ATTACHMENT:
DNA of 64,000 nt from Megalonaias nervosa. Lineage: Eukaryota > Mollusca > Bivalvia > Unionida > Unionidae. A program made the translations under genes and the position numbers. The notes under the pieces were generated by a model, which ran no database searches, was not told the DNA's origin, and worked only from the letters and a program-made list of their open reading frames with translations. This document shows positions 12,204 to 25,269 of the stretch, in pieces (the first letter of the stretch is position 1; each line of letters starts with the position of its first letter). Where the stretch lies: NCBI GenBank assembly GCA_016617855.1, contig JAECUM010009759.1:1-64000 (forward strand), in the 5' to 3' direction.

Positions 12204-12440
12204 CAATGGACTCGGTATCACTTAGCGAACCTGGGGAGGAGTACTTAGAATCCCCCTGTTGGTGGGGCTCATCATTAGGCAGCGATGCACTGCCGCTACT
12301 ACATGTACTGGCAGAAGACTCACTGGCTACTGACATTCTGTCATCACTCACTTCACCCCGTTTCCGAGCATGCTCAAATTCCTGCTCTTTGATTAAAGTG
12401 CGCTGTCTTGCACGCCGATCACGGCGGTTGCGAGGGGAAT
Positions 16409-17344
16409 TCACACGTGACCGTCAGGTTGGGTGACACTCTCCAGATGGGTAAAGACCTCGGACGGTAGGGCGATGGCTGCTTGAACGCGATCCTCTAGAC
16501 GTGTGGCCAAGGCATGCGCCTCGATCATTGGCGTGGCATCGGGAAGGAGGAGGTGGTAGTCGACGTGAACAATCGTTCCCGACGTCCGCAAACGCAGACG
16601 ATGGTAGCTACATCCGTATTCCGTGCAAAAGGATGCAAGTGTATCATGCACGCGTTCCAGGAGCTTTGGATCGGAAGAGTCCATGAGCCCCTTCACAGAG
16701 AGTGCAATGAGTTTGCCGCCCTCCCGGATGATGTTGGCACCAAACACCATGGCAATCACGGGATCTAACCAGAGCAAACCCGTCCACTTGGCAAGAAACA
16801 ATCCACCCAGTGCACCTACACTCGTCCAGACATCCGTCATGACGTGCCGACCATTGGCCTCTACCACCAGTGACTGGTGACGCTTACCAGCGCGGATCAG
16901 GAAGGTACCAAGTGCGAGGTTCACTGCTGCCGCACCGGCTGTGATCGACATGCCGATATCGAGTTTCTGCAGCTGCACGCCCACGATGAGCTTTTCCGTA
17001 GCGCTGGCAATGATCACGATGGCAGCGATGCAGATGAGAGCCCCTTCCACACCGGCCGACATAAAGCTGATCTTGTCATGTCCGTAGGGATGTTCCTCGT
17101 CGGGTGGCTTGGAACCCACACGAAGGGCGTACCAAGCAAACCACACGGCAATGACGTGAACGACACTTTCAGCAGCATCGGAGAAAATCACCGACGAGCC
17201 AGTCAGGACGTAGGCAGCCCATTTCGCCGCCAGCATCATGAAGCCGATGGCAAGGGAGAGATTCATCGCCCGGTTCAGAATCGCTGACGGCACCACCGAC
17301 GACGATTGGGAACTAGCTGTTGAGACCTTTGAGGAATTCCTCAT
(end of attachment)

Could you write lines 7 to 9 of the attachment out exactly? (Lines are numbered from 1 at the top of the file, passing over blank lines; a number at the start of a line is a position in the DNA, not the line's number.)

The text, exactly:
16409 TCACACGTGACCGTCAGGTTGGGTGACACTCTCCAGATGGGTAAAGACCTCGGACGGTAGGGCGATGGCTGCTTGAACGCGATCCTCTAGAC
16501 GTGTGGCCAAGGCATGCGCCTCGATCATTGGCGTGGCATCGGGAAGGAGGAGGTGGTAGTCGACGTGAACAATCGTTCCCGACGTCCGCAAACGCAGACG
16601 ATGGTAGCTACATCCGTATTCCGTGCAAAAGGATGCAAGTGTATCATGCACGCGTTCCAGGAGCTTTGGATCGGAAGAGTCCATGAGCCCCTTCACAGAG